Mandy Huggins was brought up in Scarborough, where her parents taught her the importance of kindness, stories, travel and good wine. She moved to London in the 1990s, and now lives in West Yorkshire. Her travel writing and short fiction have been published in anthologies, travel guides and literary journals, as well as newspapers and magazines including The Guardian, The Telegraph, Reader’s Digest, Traveller, and Writers’ Forum. She appeared on BBC radio as part of Your Desert Island Discs, celebrating listeners’ music choices and stories, and her written piece to accompany the programme appears on the BBC website. Mandy’s travel writing has won several awards, including the British Guild of Travel Writers New Travel Writer Award in 2014, and her short stories have been placed and shortlisted in numerous competitions, including Bare Fiction, Fish, InkTears, English Pen, Cinnamon Press, and Bradt Travel Guides. In 2016 she was a runner-up in the Henley Literary Festival Short Story Competition and the Retreat West Flash Fiction Award. Her first collection of flash fiction, Brightly Coloured Horses, will be published by Chapeltown Books in autumn 2017.
Natalia Theodoridou holds a PhD in Media & Cultural Studies from SOAS, University of London. She is the dramaturge of Adrift Performance Makers (@AdriftPM), and a writer of strange stories. Her work has been published in KROnline, Ninth Letter, Interfictions, Clarkesworld, and Neon, among other venues. It has also been translated into Greek, French, Italian, and Portuguese. Originally from Greece, Natalia has lived in the US, the UK, and Indonesia for several years. She is currently based in Exeter, UK. You can find out more at her website, www.natalia-theodoridou.com, or by following @natalia_theodor on Twitter.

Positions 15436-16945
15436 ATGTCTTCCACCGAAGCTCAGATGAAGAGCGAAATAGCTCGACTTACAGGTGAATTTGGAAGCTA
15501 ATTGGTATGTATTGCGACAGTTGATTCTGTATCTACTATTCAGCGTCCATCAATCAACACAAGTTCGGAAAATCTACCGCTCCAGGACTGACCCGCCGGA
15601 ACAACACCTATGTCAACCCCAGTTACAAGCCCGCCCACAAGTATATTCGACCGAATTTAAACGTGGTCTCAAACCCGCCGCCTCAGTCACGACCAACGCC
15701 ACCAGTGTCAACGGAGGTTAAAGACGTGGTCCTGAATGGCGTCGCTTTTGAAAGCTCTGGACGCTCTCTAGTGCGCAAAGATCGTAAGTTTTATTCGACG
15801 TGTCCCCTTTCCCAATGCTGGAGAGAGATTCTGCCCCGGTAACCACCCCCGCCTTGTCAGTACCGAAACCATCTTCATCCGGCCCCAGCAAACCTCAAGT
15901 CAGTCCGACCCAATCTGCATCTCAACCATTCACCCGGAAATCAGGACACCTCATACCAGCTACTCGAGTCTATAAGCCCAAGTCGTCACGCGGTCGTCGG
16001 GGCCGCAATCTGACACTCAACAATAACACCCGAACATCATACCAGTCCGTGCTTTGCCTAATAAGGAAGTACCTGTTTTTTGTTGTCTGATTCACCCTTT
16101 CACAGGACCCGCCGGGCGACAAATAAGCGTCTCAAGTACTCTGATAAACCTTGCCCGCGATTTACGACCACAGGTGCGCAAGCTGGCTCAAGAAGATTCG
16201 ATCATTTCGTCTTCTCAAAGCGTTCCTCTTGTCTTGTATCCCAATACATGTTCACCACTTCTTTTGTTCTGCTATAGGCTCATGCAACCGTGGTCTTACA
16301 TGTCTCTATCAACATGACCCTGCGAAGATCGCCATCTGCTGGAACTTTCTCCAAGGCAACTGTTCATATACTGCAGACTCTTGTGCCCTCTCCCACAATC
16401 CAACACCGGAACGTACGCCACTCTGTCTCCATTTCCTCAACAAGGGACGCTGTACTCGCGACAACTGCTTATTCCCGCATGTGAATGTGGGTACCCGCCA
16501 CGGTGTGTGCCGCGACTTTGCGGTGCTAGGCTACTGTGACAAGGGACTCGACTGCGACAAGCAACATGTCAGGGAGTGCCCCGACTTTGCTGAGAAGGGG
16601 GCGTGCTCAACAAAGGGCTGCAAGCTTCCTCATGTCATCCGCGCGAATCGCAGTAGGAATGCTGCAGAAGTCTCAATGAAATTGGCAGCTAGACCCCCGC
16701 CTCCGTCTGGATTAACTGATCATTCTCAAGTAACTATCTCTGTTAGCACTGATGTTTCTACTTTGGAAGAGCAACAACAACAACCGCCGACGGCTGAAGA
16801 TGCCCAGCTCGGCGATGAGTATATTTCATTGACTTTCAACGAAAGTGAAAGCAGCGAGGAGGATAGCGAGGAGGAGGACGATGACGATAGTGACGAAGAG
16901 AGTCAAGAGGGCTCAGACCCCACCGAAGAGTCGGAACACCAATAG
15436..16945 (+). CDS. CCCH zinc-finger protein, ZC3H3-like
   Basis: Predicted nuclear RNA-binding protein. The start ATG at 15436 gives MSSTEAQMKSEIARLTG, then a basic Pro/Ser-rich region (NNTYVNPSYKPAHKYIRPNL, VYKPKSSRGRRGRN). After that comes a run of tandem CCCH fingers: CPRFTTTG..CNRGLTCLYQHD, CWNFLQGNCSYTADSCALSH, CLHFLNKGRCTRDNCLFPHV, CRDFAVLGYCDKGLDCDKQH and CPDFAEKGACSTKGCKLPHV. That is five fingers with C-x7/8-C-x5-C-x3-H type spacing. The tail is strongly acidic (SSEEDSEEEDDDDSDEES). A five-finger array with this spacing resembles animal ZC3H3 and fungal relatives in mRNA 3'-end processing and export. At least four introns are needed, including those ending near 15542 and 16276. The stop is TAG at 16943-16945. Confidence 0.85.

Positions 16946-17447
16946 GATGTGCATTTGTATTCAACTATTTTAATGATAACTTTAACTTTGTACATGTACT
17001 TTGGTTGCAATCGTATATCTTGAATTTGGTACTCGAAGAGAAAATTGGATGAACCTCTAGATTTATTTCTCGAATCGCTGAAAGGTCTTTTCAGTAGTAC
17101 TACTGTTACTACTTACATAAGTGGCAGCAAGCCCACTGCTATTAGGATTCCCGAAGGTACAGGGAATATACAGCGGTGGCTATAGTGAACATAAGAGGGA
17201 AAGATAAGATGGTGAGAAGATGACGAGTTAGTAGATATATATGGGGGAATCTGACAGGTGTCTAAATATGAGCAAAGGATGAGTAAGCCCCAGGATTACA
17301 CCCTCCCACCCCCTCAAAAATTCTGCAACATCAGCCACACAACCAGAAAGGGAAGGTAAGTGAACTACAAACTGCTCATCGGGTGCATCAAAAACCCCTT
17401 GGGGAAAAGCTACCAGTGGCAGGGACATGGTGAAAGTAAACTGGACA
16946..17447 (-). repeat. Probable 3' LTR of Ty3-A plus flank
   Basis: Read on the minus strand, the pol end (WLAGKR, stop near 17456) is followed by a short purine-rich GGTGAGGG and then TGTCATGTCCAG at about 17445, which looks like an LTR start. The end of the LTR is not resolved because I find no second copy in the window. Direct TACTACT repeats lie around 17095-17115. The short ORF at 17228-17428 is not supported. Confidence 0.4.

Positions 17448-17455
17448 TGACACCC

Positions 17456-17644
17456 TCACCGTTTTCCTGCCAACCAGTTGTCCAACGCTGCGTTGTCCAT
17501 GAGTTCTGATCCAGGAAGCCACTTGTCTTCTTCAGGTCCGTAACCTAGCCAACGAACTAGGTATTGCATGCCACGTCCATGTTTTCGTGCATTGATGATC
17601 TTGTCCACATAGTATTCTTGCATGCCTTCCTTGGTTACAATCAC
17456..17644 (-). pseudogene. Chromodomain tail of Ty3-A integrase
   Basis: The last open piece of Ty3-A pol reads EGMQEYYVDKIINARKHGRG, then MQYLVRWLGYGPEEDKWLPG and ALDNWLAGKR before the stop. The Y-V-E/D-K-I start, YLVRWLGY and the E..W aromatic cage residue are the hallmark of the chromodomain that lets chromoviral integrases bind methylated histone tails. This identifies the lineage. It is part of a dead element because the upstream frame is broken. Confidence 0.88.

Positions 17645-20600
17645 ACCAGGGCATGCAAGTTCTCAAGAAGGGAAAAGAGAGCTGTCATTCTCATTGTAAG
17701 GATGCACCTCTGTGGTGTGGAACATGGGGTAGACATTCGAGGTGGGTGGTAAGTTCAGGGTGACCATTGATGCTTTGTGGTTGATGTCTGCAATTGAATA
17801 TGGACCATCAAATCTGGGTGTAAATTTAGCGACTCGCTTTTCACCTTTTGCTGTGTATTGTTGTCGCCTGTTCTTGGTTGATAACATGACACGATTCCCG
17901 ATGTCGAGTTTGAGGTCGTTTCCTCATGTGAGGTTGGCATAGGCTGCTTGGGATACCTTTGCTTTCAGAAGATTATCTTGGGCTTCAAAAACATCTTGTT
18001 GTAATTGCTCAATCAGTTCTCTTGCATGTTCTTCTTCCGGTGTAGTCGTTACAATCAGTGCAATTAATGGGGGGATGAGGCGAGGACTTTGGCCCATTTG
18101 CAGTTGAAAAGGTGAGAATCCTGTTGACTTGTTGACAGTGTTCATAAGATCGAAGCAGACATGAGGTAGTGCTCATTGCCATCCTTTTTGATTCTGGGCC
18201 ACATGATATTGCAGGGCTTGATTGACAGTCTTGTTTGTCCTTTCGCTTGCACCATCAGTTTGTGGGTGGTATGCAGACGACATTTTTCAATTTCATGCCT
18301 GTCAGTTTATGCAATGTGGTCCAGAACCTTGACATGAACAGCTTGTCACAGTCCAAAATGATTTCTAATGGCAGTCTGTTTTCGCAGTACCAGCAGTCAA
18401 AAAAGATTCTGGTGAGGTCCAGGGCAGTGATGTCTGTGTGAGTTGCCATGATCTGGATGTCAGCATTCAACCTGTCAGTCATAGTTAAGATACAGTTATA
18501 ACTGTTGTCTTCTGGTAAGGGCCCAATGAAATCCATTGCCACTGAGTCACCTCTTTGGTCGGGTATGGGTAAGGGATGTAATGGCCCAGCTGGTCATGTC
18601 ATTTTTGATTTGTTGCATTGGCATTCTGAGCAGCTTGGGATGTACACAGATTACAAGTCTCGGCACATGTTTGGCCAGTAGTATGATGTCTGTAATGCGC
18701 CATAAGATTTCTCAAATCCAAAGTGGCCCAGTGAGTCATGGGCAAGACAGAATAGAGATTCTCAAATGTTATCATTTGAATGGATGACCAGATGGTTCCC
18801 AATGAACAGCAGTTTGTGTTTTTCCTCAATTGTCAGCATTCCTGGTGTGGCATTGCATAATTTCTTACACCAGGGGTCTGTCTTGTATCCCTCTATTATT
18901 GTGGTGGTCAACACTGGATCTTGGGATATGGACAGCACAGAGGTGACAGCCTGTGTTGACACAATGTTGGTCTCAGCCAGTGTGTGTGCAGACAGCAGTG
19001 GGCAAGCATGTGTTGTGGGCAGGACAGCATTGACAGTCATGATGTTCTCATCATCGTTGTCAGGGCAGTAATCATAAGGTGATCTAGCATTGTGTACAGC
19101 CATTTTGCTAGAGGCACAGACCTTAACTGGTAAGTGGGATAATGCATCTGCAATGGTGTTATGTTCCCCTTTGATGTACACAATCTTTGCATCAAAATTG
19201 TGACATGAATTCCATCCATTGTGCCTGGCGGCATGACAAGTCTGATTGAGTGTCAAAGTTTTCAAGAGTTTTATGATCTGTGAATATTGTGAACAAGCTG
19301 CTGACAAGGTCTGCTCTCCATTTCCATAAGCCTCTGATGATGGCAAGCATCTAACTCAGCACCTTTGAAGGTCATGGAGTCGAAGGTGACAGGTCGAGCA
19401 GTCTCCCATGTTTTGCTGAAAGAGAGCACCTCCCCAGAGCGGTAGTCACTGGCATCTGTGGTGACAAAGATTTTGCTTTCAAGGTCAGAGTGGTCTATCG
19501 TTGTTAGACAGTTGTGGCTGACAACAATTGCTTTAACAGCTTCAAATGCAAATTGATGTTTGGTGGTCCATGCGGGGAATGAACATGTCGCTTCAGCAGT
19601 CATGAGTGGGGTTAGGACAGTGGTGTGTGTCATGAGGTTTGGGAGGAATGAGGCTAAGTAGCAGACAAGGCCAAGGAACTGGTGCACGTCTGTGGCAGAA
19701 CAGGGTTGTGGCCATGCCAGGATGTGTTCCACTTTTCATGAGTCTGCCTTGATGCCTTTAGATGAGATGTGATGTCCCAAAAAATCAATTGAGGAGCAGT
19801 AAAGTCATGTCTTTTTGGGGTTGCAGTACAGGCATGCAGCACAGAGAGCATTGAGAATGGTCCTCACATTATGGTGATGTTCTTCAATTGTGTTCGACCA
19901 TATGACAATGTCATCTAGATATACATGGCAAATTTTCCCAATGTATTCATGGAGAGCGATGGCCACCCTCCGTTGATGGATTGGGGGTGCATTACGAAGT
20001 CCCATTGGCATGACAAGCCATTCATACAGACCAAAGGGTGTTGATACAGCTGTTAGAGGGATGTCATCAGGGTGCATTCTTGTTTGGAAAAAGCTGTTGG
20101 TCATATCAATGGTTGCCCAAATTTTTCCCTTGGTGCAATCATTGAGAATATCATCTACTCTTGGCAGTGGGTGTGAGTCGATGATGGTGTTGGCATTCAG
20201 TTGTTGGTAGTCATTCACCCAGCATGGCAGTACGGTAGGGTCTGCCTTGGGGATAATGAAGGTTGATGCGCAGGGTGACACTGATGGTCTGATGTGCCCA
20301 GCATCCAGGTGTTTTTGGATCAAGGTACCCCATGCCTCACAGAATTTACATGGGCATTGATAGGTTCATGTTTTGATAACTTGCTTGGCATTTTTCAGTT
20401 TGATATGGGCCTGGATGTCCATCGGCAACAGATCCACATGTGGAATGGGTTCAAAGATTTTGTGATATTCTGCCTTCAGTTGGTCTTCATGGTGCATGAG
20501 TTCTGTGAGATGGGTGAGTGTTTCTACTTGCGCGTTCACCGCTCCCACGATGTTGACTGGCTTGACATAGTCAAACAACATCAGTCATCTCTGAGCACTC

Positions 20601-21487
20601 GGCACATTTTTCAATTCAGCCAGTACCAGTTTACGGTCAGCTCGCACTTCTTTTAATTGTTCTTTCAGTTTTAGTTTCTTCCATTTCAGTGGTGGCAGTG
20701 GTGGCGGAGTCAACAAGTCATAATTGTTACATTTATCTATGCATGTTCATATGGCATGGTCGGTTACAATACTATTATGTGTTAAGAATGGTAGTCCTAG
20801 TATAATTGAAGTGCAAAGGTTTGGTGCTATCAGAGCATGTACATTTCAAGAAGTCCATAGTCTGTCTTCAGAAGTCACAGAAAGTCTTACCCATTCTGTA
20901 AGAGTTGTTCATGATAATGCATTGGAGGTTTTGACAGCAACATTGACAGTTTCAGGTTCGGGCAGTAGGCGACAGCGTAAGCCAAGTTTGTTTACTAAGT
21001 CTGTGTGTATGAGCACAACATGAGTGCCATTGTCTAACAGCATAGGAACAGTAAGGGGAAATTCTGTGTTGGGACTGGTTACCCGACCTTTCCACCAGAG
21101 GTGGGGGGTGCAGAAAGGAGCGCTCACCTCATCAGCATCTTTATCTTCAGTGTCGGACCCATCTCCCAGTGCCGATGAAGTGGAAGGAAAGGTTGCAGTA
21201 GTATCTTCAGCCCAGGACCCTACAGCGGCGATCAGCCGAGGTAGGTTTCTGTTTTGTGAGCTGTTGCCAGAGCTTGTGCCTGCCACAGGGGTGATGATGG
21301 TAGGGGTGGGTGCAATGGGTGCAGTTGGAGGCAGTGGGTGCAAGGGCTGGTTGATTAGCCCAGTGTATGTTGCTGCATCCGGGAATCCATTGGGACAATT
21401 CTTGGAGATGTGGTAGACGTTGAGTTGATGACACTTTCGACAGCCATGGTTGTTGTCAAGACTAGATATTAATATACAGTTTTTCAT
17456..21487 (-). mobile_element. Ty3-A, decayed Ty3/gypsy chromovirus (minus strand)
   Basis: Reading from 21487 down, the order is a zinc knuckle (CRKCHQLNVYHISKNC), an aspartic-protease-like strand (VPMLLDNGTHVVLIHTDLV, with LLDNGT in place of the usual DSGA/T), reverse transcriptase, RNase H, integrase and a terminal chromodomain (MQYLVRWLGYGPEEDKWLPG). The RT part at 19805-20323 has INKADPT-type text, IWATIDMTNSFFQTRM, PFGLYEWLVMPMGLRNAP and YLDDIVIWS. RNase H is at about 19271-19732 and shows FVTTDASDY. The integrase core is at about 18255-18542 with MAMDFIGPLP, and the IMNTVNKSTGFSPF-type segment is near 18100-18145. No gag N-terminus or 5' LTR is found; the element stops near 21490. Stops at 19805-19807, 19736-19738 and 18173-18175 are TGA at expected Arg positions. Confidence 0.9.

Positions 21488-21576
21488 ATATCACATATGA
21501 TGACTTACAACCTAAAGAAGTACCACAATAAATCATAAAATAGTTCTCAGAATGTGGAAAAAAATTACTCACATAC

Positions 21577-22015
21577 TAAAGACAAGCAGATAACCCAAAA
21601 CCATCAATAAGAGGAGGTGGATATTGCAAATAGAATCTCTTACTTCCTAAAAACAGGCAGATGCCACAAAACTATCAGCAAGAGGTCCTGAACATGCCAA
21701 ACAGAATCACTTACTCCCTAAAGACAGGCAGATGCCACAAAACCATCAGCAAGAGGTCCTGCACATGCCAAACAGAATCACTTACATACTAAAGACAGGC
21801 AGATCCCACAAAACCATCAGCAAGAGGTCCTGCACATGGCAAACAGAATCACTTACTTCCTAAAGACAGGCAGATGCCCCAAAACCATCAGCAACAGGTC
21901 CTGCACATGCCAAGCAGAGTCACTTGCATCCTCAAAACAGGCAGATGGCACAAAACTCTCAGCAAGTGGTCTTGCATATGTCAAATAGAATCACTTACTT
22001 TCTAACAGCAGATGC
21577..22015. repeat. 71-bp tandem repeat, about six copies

Tric Kearney is a writer living in Cork, Ireland. She grew up among a large family, where competition to tell the most compelling or entertaining story at the dinner table was fierce. Emerging from the mists of being a stay at home mother to four children, she has finally found her writing voice. Tric was named, Best Writer at the Irish Parenting Blog Awards. Her blog, My Thoughts On A Page was voted Best Personal Blog at the same event. She writes a weekly humorous column in The Irish Examiner newspaper. She particularly enjoys writing short stories and flash fiction. Her story Goodnight Jimmy featured in the Imagine, Write, Inspire Anthology called The little book of love.